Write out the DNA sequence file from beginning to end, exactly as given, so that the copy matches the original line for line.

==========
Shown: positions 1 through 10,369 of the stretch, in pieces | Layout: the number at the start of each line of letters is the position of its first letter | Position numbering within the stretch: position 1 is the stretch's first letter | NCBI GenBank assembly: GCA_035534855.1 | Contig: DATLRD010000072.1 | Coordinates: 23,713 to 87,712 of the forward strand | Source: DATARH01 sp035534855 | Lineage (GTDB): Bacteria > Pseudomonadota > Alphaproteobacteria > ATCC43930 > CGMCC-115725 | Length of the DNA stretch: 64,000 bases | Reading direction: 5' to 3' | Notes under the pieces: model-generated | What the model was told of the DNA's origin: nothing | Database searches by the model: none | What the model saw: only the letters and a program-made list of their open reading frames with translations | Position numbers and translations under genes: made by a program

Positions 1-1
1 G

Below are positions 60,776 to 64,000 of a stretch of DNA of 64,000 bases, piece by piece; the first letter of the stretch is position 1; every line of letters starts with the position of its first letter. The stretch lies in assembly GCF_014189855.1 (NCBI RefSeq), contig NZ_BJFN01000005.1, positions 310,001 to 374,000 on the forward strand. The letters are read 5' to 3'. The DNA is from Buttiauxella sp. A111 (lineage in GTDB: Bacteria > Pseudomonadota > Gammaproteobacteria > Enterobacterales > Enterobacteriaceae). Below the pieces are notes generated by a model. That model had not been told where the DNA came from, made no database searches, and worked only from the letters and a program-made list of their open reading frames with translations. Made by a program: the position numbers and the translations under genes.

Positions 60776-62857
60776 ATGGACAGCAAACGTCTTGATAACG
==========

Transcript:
Shown: positions 1 through 10,369 of the stretch, in pieces | Layout: the number at the start of each line of letters is the position of its first letter | Position numbering within the stretch: position 1 is the stretch's first letter | NCBI GenBank assembly: GCA_035534855.1 | Contig: DATLRD010000072.1 | Coordinates: 23,713 to 87,712 of the forward strand | Source: DATARH01 sp035534855 | Lineage (GTDB): Bacteria > Pseudomonadota > Alphaproteobacteria > ATCC43930 > CGMCC-115725 | Length of the DNA stretch: 64,000 bases | Reading direction: 5' to 3' | Notes under the pieces: model-generated | What the model was told of the DNA's origin: nothing | Database searches by the model: none | What the model saw: only the letters and a program-made list of their open reading frames with translations | Position numbers and translations under genes: made by a program

Positions 1-1
1 G

Below are positions 60,776 to 64,000 of a stretch of DNA of 64,000 bases, piece by piece; the first letter of the stretch is position 1; every line of letters starts with the position of its first letter. The stretch lies in assembly GCF_014189855.1 (NCBI RefSeq), contig NZ_BJFN01000005.1, positions 310,001 to 374,000 on the forward strand. The letters are read 5' to 3'. The DNA is from Buttiauxella sp. A111 (lineage in GTDB: Bacteria > Pseudomonadota > Gammaproteobacteria > Enterobacterales > Enterobacteriaceae). Below the pieces are notes generated by a model. That model had not been told where the DNA came from, made no database searches, and worked only from the letters and a program-made list of their open reading frames with translations. Made by a program: the position numbers and the translations under genes.

Positions 60776-62857
60776 ATGGACAGCAAACGTCTTGATAACG